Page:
Walter Benjamin, Illuminations: Essays and Reflections
“Any order is a balancing act of extreme precariousness.”
Walter Benjamin, Illuminations: Essays and Reflections
“What has been forgotten.... is never something purely individual.”
Walter Benjamin, Illuminations: Essays and Reflections
“This process of assimilation, which takes place in depth, requires a state of relaxation that is becoming rarer and rarer. If sleep is the apogee of physical relaxation, boredom is the apogee of mental relaxation. Boredom is the dream bird that hatches the egg of experience. A rustling in the leaves drives him away. His nesting places - the activities that are intimately associated with boredom - are already extinct in the cities and are declining in the country as well. With this the gift for listening is lost and the community of listeners disappears. For storytelling is always the art of repeated stories, and this art is lost when the stories are no longer retained.”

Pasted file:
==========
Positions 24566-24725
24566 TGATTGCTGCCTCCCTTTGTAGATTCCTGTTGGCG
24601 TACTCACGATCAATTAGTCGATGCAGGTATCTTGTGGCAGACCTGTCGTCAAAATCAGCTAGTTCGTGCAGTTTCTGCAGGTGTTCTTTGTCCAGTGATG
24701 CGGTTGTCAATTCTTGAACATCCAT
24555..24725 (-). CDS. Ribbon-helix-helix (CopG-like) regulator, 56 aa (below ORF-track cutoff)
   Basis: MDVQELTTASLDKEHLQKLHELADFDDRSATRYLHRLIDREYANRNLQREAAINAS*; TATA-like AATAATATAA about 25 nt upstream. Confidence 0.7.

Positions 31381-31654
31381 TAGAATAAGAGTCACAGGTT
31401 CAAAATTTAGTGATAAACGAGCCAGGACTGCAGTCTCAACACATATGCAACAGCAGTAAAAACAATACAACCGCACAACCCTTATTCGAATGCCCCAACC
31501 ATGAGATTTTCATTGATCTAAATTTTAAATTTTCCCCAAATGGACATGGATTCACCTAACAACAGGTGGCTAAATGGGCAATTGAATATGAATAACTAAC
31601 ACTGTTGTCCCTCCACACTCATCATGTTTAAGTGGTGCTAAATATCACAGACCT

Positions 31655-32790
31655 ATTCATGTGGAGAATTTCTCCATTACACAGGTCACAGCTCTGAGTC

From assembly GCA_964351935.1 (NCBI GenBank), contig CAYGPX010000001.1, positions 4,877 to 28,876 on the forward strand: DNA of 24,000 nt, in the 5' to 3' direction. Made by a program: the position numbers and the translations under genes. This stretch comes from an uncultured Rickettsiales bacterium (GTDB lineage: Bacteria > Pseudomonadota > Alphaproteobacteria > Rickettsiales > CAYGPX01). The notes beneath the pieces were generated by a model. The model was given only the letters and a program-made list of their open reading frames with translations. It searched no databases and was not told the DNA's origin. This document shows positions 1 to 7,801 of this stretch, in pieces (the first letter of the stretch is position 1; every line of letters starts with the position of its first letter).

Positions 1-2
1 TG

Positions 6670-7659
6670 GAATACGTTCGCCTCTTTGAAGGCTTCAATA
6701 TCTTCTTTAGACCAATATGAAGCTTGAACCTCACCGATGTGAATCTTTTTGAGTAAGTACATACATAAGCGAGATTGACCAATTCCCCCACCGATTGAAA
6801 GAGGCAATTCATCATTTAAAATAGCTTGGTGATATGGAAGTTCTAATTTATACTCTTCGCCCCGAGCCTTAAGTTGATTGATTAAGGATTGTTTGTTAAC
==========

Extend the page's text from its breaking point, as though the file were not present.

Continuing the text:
Walter Benjamin, Illuminations: Essays and Reflections
“A generation that had gone to school on a horse-drawn streetcar now stood under the open sky in a countryside in which nothing remained unchanged but the clouds, and beneath these clouds, in a field of force of destructive torrents and explosions, was the tiny, fragile human body.”
Walter Benjamin, Illuminations: Essays and Reflections
“Languages are not strangers to on another.”
Walter Benjamin, Illuminations: Essays and Reflections
“Fragments of a vessel which are to be glued together must match one another in the smallest details, although they need not be like one another. In the same way a translation, instead of resembling the meaning of the original, must lovingly and in detail incorporate the original's mode of signification, thus making both the original and the translation recognizable as fragments of a greater language, just as fragments are part of a vessel.”
Walter Benjamin, Illuminations: Essays and Reflections
“We do not always proclaim loudly the most important thing we have to say. Nor do we always privately share it with those closest to us, our intimate friends, those who have been most devotedly ready to receive our confession.”
Walter Benjamin, Illuminations: Essays and Reflections
“Even the most perfect reproduction of a work of art is lacking in one element: its presence in time and space, its unique existence at the place where it happens to be.”
Walter Benjamin, Illuminations: Essays And Reflections